The difference with Ask Jeeves and Ask Jeeves for Kids (, is that these search engines were among the first to allow users to write their questions in plain language. For example, a question like "What is the tallest building in the world?" produces a link to a page entitled "Whose building is tallest? Kuala Lumpur has the edge on Chicago" which describes how the Petronas Towers in Kuala Lumpur, Malaysia, is 33 feet taller, if you count the spires, than the 1,450-foot Sears Tower in Chicago.

Ask Jeeves for Kids promotes itself as a "safe way for kids to find answers to their questions online. Ask Jeeves for Kids is primarily an educational Web site that kids can use for homework help and research for school projects" and only provides access to "G-rated" web sites.

A comprehensive list of search engines can be found on Yahoo!, at:


Unified Search Pages or Meta-Search Engines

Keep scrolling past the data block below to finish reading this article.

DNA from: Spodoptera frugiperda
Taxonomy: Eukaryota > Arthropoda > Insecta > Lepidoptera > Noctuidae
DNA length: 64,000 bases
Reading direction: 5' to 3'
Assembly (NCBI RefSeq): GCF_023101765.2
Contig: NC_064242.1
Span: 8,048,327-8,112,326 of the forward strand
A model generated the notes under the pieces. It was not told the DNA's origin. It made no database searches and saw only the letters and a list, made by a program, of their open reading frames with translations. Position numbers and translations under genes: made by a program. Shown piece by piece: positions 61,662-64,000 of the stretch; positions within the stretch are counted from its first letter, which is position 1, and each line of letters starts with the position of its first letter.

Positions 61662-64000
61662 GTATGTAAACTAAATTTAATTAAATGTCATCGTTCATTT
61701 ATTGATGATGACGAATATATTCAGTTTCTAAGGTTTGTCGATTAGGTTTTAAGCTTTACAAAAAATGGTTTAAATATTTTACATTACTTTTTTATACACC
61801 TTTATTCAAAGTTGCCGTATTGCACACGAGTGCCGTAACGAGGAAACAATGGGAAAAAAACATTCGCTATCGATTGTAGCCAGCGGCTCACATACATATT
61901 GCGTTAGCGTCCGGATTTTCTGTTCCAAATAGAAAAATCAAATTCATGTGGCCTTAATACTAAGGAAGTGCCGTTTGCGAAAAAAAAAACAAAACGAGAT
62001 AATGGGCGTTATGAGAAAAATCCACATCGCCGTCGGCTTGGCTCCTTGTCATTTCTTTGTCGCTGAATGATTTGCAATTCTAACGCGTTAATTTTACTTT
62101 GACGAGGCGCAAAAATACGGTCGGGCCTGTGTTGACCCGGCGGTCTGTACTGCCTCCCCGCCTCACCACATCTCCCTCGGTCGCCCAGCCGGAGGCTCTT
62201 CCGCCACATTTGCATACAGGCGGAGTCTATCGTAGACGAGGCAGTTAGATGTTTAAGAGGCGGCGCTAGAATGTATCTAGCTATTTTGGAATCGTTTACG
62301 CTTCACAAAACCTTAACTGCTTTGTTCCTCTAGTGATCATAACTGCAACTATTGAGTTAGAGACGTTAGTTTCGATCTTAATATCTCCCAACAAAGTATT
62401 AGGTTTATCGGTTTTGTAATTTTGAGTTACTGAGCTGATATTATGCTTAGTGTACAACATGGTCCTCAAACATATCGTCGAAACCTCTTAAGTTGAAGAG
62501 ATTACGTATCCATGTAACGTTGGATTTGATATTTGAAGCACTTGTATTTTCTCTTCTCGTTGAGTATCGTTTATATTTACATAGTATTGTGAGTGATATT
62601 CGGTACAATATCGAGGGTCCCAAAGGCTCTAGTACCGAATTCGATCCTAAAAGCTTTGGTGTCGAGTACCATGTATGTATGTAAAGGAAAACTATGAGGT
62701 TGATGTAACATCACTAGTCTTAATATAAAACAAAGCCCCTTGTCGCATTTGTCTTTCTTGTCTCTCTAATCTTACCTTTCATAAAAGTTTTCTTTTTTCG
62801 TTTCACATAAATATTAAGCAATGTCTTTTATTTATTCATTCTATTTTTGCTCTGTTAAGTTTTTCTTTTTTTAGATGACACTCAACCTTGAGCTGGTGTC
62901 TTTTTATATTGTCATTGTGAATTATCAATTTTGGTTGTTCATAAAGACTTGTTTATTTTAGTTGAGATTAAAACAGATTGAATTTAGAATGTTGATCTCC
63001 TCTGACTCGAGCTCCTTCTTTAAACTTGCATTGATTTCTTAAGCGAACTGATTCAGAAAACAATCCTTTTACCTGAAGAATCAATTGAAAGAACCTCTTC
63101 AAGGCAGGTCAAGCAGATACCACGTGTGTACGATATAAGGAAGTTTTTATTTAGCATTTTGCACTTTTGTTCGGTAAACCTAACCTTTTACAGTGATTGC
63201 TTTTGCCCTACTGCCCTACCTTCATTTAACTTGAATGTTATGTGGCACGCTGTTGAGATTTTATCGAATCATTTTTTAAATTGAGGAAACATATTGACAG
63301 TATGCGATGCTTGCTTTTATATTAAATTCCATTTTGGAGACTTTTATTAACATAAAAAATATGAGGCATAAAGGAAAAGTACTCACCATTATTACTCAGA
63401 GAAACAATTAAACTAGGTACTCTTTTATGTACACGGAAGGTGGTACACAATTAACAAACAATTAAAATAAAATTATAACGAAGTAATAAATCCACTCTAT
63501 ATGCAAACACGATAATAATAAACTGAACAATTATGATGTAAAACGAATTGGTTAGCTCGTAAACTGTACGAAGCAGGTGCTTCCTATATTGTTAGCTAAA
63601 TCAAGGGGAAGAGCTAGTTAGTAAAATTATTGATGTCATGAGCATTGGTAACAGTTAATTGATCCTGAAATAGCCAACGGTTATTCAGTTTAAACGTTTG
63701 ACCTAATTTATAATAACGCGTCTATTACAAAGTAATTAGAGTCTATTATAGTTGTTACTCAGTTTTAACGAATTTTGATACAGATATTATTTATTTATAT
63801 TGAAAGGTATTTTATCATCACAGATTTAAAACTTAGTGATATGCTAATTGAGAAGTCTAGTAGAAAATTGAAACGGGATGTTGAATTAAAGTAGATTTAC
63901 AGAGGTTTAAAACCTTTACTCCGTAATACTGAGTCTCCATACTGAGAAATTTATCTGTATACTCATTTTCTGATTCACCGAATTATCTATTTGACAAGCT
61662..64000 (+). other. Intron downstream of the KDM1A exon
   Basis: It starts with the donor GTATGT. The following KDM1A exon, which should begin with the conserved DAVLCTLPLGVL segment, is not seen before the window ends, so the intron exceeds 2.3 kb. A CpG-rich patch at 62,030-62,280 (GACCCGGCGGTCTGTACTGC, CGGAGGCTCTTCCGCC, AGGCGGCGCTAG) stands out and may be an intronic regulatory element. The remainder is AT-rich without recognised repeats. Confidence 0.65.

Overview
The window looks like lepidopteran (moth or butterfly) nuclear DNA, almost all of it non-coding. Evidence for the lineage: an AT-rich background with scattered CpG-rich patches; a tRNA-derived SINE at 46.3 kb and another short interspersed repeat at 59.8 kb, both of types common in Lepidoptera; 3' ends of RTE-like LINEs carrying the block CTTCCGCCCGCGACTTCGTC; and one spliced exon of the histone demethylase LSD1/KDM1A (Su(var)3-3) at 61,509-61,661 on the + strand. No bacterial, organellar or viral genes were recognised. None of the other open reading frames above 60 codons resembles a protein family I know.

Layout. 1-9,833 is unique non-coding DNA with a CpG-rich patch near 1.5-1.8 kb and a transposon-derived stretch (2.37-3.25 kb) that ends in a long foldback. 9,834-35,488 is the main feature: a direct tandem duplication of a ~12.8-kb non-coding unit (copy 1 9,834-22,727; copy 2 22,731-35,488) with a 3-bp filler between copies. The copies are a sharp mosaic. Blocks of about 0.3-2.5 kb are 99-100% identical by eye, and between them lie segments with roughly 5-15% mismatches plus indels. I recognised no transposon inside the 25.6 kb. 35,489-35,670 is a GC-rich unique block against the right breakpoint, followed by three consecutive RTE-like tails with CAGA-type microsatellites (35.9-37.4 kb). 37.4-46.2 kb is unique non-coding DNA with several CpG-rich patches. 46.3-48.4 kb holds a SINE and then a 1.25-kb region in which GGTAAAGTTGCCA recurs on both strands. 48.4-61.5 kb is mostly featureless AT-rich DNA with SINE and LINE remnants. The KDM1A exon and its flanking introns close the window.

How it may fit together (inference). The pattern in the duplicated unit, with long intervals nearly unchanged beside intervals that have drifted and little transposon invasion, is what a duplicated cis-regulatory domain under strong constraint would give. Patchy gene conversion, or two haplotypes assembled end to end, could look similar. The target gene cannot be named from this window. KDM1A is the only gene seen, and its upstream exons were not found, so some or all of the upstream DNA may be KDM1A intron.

Meta-search Engines search the databases of other search engines' and collate the results. Usually a predetermined number of results will be returned from each of the search engines' databases that are used. A Meta-search Engine does not not maintain its own index or database.

These are single pages where you can actually submit queries to several different individual search engines.
 A popular unified search location is available as part of at

Unified Search Form at's main search engine is just like many of the other standard search engines we've looked at. But's search feature uses many other search engines to conduct your search, all from the same web page. Just enter your query, and click Search. 

More Meta-Search Engines:


Sends queries to a customizible list of up to 25 search engines including: Yahoo!, Lycos' A2Z, Excite Guide,, HotBot, PlanetSearch,, Thunderstone, What U Seek, Magellan, Lycos, WebCrawler, InfoSeek, Excite & AltaVista. Also, Newswires, FTP and Usenet.


The Mother of all Search Engines


Sends search queries to several search engines including: Lycos, Infoseek, WebCrawler, Excite, Alta Vista and Yahoo, then normalizes and ranks results. Of special interest: using Power Search, allows user to limit by continents and by U.S. educational, commercial or government sites.

For more information about meta-search engines like the ones listed above, see:
The Meta-Search Engine Web Page from the University of California, Berkeley


Directories or Subject Indices